Rose Hill, the glistening 45-story luxury residential project rising in NoMad developed by the Rockefeller Group, is a building with a New York attitude. Inspired by the Rockefeller family legacy, CetraRuddy was determined to build a contextual modern building that tipped its hat to its rich past (think not just a little tip of the hat, but the tip of a top hat that rolls from your head to hand when in a deep courtesy).

CityRealty interviewed Nancy Ruddy to learn what inspired Rose Hill. Ruddy explained the painstaking research to achieve their top priorities to respect the legacy of quality the Rockefellers, to uphold the true spirit of New York City, and honor the diversity of the neighborhood. All of this is wrapped in a modern building that innovatively features aspects of historic design to incorporate into both the exterior and interior design. Rose Hill goes beyond a residential building to one inspired by history with the goal of being a beacon to the future.

What inspirations did you get from the Rockefeller family’s legacy?

In thinking about how we designed their first residential building in Manhattan, we felt a great responsibility to the Rockefeller name. The Rockefellers have a legacy of excellence from real estate, art, and culture with icons such as Rockefeller Center, the Museum of Modern Art and Rockefeller University. Everything they did was of the highest quality and we felt it was important to continue that legacy. Rose Hill embodies that legacy in both the exterior expression and interior design. Materiality was also important; the Rockefellers are known for incorporating the highest quality materials in everything they have built, whether it was museums, educational buildings or their homes. When you look back at their contributions 50-75 years later they have a stature, gravitas, beauty and the aspiration of creating excellence. It was not about doing something that is fashionable but rather creating buildings that have integrity and grace.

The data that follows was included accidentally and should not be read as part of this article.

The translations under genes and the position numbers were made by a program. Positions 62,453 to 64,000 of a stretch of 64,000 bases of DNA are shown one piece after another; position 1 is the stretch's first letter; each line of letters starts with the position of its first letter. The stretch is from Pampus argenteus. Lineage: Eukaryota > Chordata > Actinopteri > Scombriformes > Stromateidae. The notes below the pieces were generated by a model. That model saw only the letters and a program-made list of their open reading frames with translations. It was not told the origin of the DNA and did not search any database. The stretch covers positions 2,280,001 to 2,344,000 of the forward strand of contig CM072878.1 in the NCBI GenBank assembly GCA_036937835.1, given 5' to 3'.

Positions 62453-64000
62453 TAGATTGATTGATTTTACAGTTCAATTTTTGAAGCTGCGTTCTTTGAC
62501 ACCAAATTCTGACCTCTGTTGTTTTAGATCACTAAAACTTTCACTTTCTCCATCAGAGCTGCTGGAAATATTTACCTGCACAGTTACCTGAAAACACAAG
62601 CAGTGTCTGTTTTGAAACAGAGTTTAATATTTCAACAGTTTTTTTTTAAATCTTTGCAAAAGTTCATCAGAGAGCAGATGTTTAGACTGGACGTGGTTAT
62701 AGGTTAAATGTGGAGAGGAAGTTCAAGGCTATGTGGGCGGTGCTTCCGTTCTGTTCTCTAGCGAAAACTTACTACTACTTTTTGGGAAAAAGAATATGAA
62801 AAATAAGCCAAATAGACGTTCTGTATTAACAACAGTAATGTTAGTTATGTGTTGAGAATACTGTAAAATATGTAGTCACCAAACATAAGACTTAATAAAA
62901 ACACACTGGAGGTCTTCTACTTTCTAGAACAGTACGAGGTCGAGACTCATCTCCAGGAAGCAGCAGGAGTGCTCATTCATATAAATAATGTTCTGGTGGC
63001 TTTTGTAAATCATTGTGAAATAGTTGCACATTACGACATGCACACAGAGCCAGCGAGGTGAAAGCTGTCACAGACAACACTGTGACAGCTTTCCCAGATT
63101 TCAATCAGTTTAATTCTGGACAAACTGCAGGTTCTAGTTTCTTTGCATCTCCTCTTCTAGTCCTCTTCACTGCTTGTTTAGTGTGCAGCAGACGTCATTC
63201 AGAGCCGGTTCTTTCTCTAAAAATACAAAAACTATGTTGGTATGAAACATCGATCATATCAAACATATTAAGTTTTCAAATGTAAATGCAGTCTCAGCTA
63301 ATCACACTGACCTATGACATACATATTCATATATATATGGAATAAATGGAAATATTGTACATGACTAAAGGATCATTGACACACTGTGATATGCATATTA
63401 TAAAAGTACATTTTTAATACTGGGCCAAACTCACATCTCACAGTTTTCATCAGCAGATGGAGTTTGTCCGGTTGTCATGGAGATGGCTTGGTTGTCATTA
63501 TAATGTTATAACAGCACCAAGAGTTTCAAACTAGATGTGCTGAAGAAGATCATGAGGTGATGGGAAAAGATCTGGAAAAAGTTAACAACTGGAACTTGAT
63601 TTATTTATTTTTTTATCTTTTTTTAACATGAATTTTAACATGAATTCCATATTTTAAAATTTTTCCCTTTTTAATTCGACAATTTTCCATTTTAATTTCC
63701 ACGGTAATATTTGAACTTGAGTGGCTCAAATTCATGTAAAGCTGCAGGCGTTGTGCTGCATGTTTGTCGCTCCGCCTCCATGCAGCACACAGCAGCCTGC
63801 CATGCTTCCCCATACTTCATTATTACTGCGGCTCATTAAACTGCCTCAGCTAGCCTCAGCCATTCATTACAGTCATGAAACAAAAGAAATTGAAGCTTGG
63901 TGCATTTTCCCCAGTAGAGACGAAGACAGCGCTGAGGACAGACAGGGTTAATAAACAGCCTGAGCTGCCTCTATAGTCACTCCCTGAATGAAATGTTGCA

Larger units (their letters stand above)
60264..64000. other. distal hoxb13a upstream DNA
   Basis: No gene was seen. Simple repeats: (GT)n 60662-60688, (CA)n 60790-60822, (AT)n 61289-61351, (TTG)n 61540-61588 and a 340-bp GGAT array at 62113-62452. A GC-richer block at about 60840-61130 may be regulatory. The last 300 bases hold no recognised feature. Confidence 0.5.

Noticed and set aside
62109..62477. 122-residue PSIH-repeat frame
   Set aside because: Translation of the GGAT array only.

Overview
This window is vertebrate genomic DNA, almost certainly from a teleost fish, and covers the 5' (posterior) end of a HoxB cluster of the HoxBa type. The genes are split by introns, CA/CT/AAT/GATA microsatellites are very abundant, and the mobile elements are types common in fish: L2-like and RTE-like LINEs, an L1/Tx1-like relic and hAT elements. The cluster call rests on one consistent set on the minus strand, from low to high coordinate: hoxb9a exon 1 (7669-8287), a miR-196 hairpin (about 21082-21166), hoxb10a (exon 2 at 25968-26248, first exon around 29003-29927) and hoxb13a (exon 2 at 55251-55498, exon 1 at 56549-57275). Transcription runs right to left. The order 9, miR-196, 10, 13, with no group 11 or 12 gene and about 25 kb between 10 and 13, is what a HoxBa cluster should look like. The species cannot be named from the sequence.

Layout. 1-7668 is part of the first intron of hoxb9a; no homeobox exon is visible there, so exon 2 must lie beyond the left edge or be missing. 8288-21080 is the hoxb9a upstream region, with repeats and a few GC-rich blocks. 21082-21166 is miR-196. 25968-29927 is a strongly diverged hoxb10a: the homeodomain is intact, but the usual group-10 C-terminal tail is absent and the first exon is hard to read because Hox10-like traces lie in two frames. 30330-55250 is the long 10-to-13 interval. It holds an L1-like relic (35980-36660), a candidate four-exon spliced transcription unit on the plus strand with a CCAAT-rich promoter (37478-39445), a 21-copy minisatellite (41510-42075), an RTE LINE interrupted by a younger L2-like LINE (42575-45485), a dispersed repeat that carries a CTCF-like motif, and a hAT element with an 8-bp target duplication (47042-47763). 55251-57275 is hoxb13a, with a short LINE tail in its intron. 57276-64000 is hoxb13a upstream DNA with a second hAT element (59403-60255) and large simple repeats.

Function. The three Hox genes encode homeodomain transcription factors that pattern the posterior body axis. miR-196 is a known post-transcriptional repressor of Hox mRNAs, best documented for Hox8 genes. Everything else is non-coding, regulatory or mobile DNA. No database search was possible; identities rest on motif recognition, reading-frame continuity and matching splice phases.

That is the direction we took with this building. When you think about Rockefeller Center being built in the 1930’s, at the height of the Depression, it was built as a symbol of optimism. That was such a bold move then and it is still the center of New York. They combined art and architecture and that was key to us.

Our inspiration had two major determinants: to honor the Rockefeller legacy and to design a building that was part of its neighborhood’s context and the great traditions of New York City’s iconic towers. We were drawn to this idea of Rockefeller Center as an icon on the Manhattan skyline. So we started calling this building by a temporary name, “Gotham.” For us, whether in comic books or early writings about New York City, it evoked the spirit of New York. We wanted to do something that was forward-thinking and modern while encapsulating the magic of this city. When you think of Marvel comics and the great art and great buildings of New York City, we wanted to create a form that engages the skyline and will become an important icon. It takes us back to the 1930’s era of great buildings from Rockefeller Center to the Empire State Building and the Chrysler Building. All of these factors added up into how we designed this residential building.

NoMad has been a particularly active section of New York. How did this inspire Rose Hill?

There are a lot of new buildings going up in NoMad, our neighborhood, that are all glass and could have been built in Los Angeles or Detroit or another part of Manhattan. We wanted to create a contextual building so we questioned, how do we create a 45-story building that is part of the context? We walked the neighborhood and spent a lot of time there. There are buildings built in NoMad from 1890-2018 but the older buildings are a composition of different styles with a lot of masonry and earth tone colors. Instead of using full glass walls, or blue or grey glass, we created a palette of metallic bronze and browns that are similar colors to the context. We wanted it to be of the neighborhood. NoMad is a very special neighborhood, filled with culture, art, literature, and music. This intermingles into the discussion of what the area’s history inspired.

Our approach was influenced by a combination of the context of all these buildings, even tenement buildings, that have beautiful architectural details and patterns from the 1920’s through the 40’s. When the sun shines on the three-dimensional patterning of those buildings, the light and shadows created are magical. We made the decision to design a modern building with a pattern on its three-dimensional qualities. The pilasters are 3D so they will catch the light differently in the morning than at sunset. It will be a modern building with all the things we love about architecture from the past.